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From what I understand, Mirai and other related IoT malware use already infected bots to perform the scanning of various IPs for open ports to find potential new victims. How is the first bot infected though? Is this done through manual scanning like through the C&C server? I found a couple related questions namely How Mirai scans or find targets but I am still unclear on how this would initially begin if there were no bots in the botnet in the first place.

  • The question your reference and others answer already how Mirai finds and infects its victims. They might use existing botnets to do their scanning but they don't need to. "I believe this only answers how infection is continued through infected devices" - I don't think this assumption is correct. The problem is the insecurity of the device in the first place and not that there might be some other malware on it already. Though some of them the attacks then fix the insecurity of the device so that no other malware can infect the device again and "steal" their botnet. – Steffen Ullrich Jan 22 '18 at 4:20
  • So I think me saying that it only answers how it is continued is not exactly the best way of putting it so I will edit this out, thank you. But the question I am trying to have clarified is regarding how this process begins. All the literature I've read so far imply that already registered bots that are already in the botnet scan for new potential victims. Assuming at some point there existed no botnet, how is this to be formed? Did someone buy an IoT device and just infect it on their own and start this whole thing? Please let me know if this clears things up a bit more. – dapirateking Jan 22 '18 at 4:53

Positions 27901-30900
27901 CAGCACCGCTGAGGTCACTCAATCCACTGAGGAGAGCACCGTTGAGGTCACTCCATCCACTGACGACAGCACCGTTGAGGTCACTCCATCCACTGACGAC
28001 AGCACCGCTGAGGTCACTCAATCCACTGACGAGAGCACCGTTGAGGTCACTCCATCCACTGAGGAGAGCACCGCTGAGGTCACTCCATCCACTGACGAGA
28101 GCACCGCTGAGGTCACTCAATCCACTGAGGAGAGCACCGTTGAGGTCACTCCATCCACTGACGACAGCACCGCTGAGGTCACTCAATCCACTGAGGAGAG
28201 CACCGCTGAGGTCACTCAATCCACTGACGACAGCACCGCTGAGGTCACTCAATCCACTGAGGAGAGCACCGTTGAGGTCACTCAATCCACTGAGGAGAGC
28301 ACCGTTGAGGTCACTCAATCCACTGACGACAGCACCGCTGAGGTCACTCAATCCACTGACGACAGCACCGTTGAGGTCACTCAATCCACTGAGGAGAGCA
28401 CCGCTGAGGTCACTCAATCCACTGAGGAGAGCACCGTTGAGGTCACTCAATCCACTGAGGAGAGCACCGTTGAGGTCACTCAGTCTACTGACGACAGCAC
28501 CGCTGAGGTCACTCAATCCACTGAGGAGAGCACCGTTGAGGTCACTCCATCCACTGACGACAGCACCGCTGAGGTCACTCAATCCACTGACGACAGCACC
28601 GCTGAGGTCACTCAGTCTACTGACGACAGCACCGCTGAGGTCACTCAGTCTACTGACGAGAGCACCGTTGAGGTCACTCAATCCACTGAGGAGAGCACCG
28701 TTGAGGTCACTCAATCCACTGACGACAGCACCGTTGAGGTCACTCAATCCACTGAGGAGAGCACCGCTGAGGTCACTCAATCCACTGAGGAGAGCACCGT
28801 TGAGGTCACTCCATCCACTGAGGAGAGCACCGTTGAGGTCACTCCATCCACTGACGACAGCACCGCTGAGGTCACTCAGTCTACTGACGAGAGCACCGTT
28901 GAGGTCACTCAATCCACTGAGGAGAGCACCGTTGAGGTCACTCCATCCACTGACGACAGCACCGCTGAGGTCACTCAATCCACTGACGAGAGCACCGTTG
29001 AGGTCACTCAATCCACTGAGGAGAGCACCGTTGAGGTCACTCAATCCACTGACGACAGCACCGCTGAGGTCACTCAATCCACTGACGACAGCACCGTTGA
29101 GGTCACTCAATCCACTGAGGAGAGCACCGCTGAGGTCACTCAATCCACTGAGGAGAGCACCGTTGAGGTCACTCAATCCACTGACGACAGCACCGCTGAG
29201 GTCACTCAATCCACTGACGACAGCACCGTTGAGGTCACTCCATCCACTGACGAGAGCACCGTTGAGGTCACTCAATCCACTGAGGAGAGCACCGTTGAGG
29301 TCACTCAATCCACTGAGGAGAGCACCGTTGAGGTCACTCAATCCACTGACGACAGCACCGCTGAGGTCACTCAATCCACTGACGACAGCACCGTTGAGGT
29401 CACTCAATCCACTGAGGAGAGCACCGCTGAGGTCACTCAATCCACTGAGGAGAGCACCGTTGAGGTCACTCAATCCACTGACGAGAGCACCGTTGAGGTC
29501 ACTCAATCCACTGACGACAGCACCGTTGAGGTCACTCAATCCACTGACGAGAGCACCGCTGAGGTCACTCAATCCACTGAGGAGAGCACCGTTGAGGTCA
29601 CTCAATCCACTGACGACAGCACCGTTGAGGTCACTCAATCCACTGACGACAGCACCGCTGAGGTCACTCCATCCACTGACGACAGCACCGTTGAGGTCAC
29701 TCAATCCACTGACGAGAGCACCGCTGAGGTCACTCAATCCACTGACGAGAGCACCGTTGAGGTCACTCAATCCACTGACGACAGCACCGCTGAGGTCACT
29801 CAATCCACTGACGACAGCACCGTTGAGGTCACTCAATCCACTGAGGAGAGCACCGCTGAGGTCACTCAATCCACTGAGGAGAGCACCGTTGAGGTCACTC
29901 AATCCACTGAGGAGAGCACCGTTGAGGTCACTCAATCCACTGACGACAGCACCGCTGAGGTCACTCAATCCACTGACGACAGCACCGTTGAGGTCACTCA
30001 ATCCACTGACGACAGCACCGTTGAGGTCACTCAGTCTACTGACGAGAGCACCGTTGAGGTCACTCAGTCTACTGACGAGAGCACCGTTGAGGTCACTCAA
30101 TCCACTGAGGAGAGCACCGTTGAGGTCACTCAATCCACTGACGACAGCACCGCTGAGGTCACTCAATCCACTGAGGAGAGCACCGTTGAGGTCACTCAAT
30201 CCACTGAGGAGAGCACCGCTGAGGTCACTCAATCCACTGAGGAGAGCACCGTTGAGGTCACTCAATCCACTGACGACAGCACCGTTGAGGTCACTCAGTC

• Here is the literature I refer to: researchgate.net/publication/… – dapirateking Jan 22 '18 at 4:55
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    "...how this process begins..." - At the beginning someone created an insecure IoT device, for example one with remote access capability and a default password. Somebody bought it and connected it to the internet. And given enough of such devices on the internet somebody realized that many of these have vulnerabilities and this might be misused. And then somebody wrote some software to scan for these devices and automatically hijack these in order to repurpose these devices for their own agenda. – Steffen Ullrich Jan 22 '18 at 4:59
  • Thanks for clarifying, it makes sense that one can just write a simple script to first manually do the job to infect the first device. I was pretty caught up on the bots automating the process that I kind assumed there was some "magic" that occurred to start it all. – dapirateking Jan 22 '18 at 5:17

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